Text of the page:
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Reuben Joe Joseph
Reuben Joe Joseph

RIO 2016

Sania-Bopanna up against a familiar face in crucial clash

Sania-Bopanna up against a familiar face in crucial clash Rajeev Ram and Venus Williams talk with an umpire prior to a match at the 2016 Summer Olympics in Rio de Janeiro, Brazil | AP

Tennis players Sania Mirza and Rohan Bopanna reached the mixed doubles semifinals at the Rio Games on August 12, and will now face the American pair of Venus Williams and Rajeev Ram.

The Indians are up against the Indian-origin Ram, 32, in today's semifinal. Ram is a doubles specialist, who was born in Colorado to scientists Raghav Ram (biologist) and Sushma Ram (scientific technician). The couple are from Bengaluru and migrated to the US for work in the early 1980s.

As a teenager, Ram tasted success on multiple occasions, winning the under-14, under-16 and under-18 United States Tennis Association titles in a span of three years, before turning professional in 2004. His favoured surface is grass.

Although he has always represented the US, he takes great pride in playing in India and with Indians. He told a news website in 2014: “I am very proud of my heritage. There aren’t too many of us playing this game. We have a responsibility to show our character and represent our community.”

Sania-Bopanna up against a familiar face in crucial clash Eric Butorac and Rajeev Ram exult after winning against Swiss pair Jean-Claude Scherrer and Stanislas Wawrinka, in the mens double's final match of the 2009 Chennai Open | PTI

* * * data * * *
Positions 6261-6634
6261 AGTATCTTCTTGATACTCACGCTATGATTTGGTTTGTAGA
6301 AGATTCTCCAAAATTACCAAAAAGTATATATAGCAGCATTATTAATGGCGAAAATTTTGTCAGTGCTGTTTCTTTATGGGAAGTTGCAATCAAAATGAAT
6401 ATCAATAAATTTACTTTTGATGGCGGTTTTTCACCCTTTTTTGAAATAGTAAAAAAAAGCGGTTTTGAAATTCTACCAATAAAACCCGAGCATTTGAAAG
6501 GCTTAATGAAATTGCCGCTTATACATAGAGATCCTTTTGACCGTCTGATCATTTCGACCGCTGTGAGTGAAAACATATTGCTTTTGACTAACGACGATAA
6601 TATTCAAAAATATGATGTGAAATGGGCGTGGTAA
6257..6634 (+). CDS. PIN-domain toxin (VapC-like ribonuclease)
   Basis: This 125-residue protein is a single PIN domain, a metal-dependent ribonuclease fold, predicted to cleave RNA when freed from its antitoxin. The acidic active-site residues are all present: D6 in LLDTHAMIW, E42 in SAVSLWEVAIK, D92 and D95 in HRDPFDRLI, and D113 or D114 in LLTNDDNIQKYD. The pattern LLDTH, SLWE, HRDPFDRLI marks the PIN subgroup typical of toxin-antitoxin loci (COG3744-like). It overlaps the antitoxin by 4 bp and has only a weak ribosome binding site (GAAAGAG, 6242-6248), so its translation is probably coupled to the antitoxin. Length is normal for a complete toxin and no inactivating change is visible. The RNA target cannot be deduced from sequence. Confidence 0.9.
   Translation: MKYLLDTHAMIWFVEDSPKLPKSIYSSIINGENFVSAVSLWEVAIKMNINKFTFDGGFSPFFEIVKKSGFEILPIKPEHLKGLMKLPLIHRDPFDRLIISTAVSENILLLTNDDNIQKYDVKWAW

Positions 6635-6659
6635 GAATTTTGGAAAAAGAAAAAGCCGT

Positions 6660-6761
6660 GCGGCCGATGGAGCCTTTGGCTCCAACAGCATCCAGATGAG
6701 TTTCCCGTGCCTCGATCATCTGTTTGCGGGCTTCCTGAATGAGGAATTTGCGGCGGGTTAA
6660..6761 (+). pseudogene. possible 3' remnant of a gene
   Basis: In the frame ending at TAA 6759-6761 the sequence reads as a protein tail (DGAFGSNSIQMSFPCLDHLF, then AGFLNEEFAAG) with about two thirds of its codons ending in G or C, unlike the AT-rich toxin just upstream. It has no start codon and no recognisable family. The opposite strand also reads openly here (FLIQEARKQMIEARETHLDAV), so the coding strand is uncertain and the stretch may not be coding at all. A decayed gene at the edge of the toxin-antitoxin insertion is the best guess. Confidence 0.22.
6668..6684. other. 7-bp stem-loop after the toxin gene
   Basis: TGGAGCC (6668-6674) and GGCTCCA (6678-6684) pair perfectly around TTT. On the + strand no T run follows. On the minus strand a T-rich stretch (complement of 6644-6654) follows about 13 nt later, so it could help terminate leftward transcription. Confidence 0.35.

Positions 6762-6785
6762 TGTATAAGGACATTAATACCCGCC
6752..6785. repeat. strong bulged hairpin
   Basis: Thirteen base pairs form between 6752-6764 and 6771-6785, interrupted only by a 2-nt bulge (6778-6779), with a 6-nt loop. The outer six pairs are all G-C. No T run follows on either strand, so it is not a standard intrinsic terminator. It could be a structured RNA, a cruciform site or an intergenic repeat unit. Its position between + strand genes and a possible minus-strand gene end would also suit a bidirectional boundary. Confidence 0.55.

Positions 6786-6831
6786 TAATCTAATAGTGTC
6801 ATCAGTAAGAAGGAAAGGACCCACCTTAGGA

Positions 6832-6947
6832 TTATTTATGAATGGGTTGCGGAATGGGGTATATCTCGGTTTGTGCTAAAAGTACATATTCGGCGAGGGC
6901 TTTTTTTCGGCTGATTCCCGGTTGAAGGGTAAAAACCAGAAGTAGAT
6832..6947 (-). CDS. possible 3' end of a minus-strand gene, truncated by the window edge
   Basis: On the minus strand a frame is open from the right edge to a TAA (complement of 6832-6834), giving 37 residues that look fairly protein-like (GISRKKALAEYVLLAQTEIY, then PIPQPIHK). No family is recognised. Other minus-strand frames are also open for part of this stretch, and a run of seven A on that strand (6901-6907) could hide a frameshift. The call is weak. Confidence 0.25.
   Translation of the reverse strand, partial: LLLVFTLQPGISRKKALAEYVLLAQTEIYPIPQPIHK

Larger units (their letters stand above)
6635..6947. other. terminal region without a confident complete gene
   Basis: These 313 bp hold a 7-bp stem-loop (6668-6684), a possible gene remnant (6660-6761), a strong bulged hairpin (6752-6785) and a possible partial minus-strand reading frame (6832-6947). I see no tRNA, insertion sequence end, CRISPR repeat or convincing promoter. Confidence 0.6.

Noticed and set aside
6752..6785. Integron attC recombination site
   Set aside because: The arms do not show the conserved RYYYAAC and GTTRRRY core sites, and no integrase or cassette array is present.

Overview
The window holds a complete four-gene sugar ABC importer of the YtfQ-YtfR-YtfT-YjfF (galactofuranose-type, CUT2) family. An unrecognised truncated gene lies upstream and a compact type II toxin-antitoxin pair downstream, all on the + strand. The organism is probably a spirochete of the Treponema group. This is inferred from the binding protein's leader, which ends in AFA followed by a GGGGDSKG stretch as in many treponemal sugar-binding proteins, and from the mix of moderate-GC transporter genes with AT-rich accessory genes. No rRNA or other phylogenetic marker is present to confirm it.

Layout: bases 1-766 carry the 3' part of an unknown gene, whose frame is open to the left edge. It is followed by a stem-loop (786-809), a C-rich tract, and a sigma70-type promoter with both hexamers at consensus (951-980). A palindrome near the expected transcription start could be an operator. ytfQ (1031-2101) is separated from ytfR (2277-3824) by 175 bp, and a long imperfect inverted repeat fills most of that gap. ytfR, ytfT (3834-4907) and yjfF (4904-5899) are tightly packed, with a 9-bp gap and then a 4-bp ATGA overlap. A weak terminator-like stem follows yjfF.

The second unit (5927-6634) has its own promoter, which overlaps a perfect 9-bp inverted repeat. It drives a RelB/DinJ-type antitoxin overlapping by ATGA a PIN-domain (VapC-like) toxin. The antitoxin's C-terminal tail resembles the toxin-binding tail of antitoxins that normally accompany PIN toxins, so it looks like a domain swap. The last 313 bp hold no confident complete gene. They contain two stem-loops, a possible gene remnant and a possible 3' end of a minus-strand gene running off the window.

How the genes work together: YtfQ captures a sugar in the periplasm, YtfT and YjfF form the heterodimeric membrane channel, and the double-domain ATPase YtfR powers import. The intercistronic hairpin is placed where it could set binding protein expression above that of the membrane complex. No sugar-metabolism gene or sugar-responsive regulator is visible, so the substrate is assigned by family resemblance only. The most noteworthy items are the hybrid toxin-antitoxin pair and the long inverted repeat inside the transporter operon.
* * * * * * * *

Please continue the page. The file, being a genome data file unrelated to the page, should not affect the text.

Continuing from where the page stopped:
Incidentally, the man whom Ram will be facing in the semis at Rio is a familiar foe. Bangaloreans both, Ram and Bopanna have collaborated and faced off on several occasions, including the Chennai Open. Besides Chennai, they were doubles partners at the Wimbledon and Dubai Open in 2013.

The 6'4” player is a regular at the Chennai Open, a tournament that he considers close to his heart ever since he won his first ATP title at the event in 2009. He has competed at the Open seven times, albeit winning only once. Partnering Raven Klaasen, he was knocked out of the Chennai Open semifinals this year.

Called up barely days before the Olympics, he has reached the semifinals with Venus Williams, who crashed out of the women's singles and doubles events early on at the Games. Venus has apparently been battling health problems through the Games.

Rajeev has always acknowledged the Indian diaspora at all his events and is known to attract quite a few of them. But, for once, the Indians will be hoping that the man with a deadly one-handed backhand falters in the semis, to pave the way for the homeland's first medal at Rio.

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